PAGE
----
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  5. "La kato estas en la ĉapelo."

"La kato estas en la ĉapelo."

Translation:The cat is in the hat.

May 29, 2015

25 Comments


https://www.duolingo.com/profile/jake3389

La kato en la ĉapelo ne manĝas verdajn ovojn kaj ŝinkon.


https://www.duolingo.com/profile/flootzavut

Li ne manĝus verdajn ovojn kaj ŝinkon kun vulpo!


https://www.duolingo.com/profile/Raztastic

Mi ne manĝos ilin, Samo, Mi Estas kion. Mi ne manĝos verdajn ovojn kaj porkaĵon.


https://www.duolingo.com/profile/mattjking

I didn't know Dr. Seuss was a contributor!


https://www.duolingo.com/profile/CameronAvocado

How many of those languages are you good in?


https://www.duolingo.com/profile/marvincorea

Define "good" :) Fluent? only English and Spanish. Then, 1st grade level: French, Portuguese; Kindergarten: Italian; Preschool: German, Dutch; pre-preschool: Danish, Esperanto; and others less than that


https://www.duolingo.com/profile/CameronAvocado

Ah. Do you learn all those languages at once? Or are you learning them in order?


https://www.duolingo.com/profile/marvincorea

I pick and choose depending on how I feel. Right now I am focusing on German. I was focusing on Esperanto not too long ago. I like Esperanto's logic.


https://www.duolingo.com/profile/Majklo_Blic

♫ Cat. Hat.

In French, chat chapeau;

Esperanto, la kato en la ĉapelo...


https://www.duolingo.com/profile/nsilverman1

Mi bezonis tion.


https://www.duolingo.com/profile/Eddygp

"Katino sur varmega stana tegmento", Tennessee Williams


https://www.duolingo.com/profile/JackBond

For those who don't know, as I didn't until I just realized, varmega is varma (i.e. warm), plus the -eg suffix which means "to a great degree", therefore "warm to a great degree" is hot.


https://www.duolingo.com/profile/amuzulo

This is actually a very debated topic among English-speaking Esperanto speakers, because "warm" and "hot" can mean different things in English depending on the context. Take these examples:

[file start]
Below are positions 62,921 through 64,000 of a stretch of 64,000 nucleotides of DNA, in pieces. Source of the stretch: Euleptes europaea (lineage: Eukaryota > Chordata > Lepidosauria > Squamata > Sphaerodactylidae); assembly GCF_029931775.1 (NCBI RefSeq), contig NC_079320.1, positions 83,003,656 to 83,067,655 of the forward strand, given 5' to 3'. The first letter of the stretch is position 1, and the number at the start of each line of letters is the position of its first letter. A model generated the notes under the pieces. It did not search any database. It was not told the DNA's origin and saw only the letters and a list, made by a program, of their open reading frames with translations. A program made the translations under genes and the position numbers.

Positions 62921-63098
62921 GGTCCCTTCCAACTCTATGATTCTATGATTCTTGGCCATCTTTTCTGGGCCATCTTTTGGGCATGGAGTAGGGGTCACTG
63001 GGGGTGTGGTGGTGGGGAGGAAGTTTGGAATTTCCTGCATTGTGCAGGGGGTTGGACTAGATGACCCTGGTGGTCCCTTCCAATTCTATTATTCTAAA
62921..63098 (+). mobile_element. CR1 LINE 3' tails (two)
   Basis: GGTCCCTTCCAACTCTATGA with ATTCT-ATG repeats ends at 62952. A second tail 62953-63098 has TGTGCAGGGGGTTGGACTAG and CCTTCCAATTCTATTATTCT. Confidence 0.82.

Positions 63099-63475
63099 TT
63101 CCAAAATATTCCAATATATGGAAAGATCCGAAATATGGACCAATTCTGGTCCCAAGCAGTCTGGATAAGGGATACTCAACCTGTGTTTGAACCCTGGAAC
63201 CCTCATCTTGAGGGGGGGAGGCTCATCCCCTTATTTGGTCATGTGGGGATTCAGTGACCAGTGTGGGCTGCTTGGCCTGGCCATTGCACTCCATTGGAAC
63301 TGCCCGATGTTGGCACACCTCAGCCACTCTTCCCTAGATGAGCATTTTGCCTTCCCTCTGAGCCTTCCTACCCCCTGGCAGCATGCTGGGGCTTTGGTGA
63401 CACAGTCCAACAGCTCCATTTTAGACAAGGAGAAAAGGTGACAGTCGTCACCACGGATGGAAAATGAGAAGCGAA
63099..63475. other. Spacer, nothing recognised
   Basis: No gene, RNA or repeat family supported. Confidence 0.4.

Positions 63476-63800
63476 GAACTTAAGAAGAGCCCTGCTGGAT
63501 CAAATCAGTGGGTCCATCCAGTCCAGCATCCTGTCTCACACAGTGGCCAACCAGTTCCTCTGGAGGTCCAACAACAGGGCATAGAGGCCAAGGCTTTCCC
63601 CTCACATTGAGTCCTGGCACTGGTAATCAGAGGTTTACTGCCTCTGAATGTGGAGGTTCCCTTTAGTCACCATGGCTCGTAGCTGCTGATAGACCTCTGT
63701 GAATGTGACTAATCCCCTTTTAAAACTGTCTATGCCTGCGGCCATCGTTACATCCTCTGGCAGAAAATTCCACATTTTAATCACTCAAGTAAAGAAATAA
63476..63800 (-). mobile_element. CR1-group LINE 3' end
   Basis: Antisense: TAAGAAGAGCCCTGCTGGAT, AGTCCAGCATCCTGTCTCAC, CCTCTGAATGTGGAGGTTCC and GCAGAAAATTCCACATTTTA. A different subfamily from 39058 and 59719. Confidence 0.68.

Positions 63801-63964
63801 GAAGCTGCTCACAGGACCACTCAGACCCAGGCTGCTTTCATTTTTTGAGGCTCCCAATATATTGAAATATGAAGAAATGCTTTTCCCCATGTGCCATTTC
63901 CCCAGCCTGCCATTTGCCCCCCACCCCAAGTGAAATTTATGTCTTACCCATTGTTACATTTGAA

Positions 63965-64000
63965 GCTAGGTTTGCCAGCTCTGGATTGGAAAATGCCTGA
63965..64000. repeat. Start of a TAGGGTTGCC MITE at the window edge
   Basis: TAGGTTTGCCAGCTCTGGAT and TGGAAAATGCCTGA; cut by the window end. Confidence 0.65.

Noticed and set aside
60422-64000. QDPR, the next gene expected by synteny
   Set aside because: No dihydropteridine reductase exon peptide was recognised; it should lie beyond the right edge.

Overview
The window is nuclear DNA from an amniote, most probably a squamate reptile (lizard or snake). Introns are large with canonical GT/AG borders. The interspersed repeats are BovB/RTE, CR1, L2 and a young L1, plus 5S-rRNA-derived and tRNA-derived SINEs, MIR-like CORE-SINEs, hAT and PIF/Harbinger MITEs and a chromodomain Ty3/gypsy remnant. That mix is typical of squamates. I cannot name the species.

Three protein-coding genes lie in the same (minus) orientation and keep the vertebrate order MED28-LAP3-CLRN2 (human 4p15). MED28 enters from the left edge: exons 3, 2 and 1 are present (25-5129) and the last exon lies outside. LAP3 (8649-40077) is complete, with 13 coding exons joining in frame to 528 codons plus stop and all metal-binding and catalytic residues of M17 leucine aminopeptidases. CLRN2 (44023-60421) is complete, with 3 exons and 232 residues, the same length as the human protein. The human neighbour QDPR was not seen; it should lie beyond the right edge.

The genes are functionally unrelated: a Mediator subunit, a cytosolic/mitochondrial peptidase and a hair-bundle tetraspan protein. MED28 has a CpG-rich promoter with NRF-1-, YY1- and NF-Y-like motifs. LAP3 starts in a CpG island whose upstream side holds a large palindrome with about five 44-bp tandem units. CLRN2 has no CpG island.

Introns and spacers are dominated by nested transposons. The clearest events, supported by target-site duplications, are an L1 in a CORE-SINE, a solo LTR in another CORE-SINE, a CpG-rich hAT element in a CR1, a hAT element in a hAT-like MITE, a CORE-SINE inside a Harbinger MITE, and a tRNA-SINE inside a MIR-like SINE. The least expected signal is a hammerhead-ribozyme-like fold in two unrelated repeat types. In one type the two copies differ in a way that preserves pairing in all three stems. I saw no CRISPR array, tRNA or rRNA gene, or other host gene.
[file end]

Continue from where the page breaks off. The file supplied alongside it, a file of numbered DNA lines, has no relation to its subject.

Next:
hot soup / warm soup
hot coffee / warm coffee
hot shower / warm shower
hot room / warm room

varma (hot) is actually the direct opposite of malvarma (cold), so varmeta is more like warm and varmega is more like scalding hot. Since these meanings are so fluid, we often accept both translations for each word, because it often depends on personal interpretation how someone would personally translate the degree of varma into English depending on the context.


https://www.duolingo.com/profile/Migranto

Mi scivolas se ekzistas Esperantaj tradukoj de Dr. Seuss...


https://www.duolingo.com/profile/amuzulo

Mi kredas, ke ne, bedaŭrinde. :(


https://www.duolingo.com/profile/demigod1945

I almost read that as "ĉevalo" haha.


https://www.duolingo.com/profile/EricGjovaag

Now I want to know if there are Doctor Seuss books in Esperanto!


https://www.duolingo.com/profile/adromu

sed ne plorante. :)


[deactivated user]

    Kial la bestoj volas vestojn?


    https://www.duolingo.com/profile/SMeFFy

    Why isn't "capelo" viewed as an indirect here and given the -n suffix?


    https://www.duolingo.com/profile/EricGjovaag

    I figured this one out a while ago: Because it's not an object, direct or indirect. It's the topic of a prepositional phrase. The "en" in this case is the preposition, so "en la ĉevalo" is the prepositional phrase. Thus, no "n" suffix is needed.

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